This post was written by NCTE member Katie Durkin, reprinted with permission from MiddleWeb.
Decorating my classroom has always been my forte. I loved going each summer to teacher supply stores, scouring the aisles for the best and brightest borders, bulletin board sets and posters.
However, this year I took on a new leadership position that would necessitate that I not only decorate my classroom, but also take care of a shared space for my new team of colleagues (my school calls a team a “pod”). This pod is a hallway that ends in a large rectangular space that houses all six academic teachers per team.
I had previously been a member of the team I was going to lead so I was familiar with this pod. It hadn’t been updated in many years, so late last summer I took this opportunity to create a blank slate, which I planned to fill using what I believed to be my expert decorating skills.
I started by creating blank canvases on walls all over the pod, in preparation for my decorating extravaganza. And then something clicked. I recalled the many books and articles I’ve been reading over the past couple of years, suggesting that we begin each school year with blank walls.
I’d been unwilling to try this in the past, but because of my new position as a leader of my team, I knew that I wanted to find ways to build community through creating a shared space in which to showcase and celebrate students.
So I decided this year would be the year I learned to embrace blank walls, and I’m so glad I did. Let me share three strategies that might help other teachers who have been hesitant to go the “begin with a blank slate” route. Try some of this out in your own space as we end this school year and begin to think about the next.
How students see “Portrait of the Graduate”
With community-building first on my agenda, I wanted the pod for our team to feel like a shared space, not something the teachers had created. We had three bulletin boards that were blank, as well as various wall spaces throughout the pod that were devoid of decoration.
It pained me to start the year with all that “blankness.” It didn’t feel very welcoming. But soon enough my team and I had an idea to at least get some student work on the walls.
Our district recently announced a new “Portrait of the Graduate” and had the teachers learn about it through an arts and crafts activity where they created mosaic tiles to display in our district’s high school. Our team decided to do the same thing activity–with our students.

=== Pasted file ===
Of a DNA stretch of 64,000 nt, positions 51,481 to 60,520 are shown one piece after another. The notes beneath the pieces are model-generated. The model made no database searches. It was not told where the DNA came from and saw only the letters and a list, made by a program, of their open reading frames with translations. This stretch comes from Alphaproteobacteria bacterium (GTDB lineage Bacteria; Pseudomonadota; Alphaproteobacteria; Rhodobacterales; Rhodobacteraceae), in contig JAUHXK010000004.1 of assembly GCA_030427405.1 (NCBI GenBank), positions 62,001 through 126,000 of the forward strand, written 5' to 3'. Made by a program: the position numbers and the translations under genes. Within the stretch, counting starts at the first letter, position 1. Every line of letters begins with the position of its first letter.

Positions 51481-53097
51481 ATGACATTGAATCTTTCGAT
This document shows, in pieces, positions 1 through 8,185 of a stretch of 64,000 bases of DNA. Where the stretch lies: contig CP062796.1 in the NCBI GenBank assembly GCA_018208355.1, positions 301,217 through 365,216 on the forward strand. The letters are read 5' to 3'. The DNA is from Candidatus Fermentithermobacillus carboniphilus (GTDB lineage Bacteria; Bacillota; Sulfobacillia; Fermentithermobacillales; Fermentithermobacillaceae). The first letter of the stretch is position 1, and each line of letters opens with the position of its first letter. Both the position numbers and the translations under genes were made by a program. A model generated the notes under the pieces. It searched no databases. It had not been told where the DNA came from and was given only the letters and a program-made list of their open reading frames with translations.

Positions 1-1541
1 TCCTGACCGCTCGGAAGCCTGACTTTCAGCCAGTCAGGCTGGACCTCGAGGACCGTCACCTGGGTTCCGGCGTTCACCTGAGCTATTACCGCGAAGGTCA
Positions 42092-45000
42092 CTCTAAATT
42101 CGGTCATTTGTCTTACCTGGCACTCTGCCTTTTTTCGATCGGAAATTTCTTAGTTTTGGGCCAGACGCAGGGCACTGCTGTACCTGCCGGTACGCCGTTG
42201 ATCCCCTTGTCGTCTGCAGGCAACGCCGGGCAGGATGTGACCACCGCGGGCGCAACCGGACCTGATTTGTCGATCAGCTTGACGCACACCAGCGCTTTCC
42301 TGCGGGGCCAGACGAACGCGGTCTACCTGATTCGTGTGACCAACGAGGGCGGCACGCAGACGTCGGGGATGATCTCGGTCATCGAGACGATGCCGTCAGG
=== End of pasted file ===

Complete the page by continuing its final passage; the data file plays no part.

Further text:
We introduced the new “Portrait of the Graduate” to our students and they were off and running. Above each teacher’s classroom door, students created multiple large tiles for how they were understanding the new Portrait of the Graduate, and they have become a constant reminder of what students are striving to become before leaving our district.
So the first lesson I learned about blank walls: you never know when inspiration will strike. Leave space to try something new. Collaborate with your students and your colleagues and have faith that the ideas will flow.
Reading lenses create community
While the mosaic tiles filled in some of our blank space, there were still the bulletin boards and a large white wall staring back at me every day, waiting to be filled. But as the school year progressed I was able to learn from other teachers who helped spark visual ideas for making our pod a shared space.
In a professional development session, one teacher shared that she has been using reading lenses with her students to help them become better close readers. In talking with the other teachers on my team, we knew we wanted to try this work with our kids.
One of the words we chose to be a lens was community. In an activity meant to launch our work with close reading and lenses, students filled out large poster paper with their personal definitions and examples of community.
After this activity, the team decided to display these posters in our pod to be a reminder to students of what we were working towards this year. Students also thought of the idea to use the bulletin boards to display all of lenses we would use for close reading this year.
Each student’s #WhyYouMatter
Another idea teachers had was to incorporate the #WhyYouMatter campaign into our school. This is a national campaign that focuses on helping students answer the question: Why Do You Matter? Students are asked to write their WhyYouMatter statement on white boards and then take a picture to show their teachers and friends why they matter.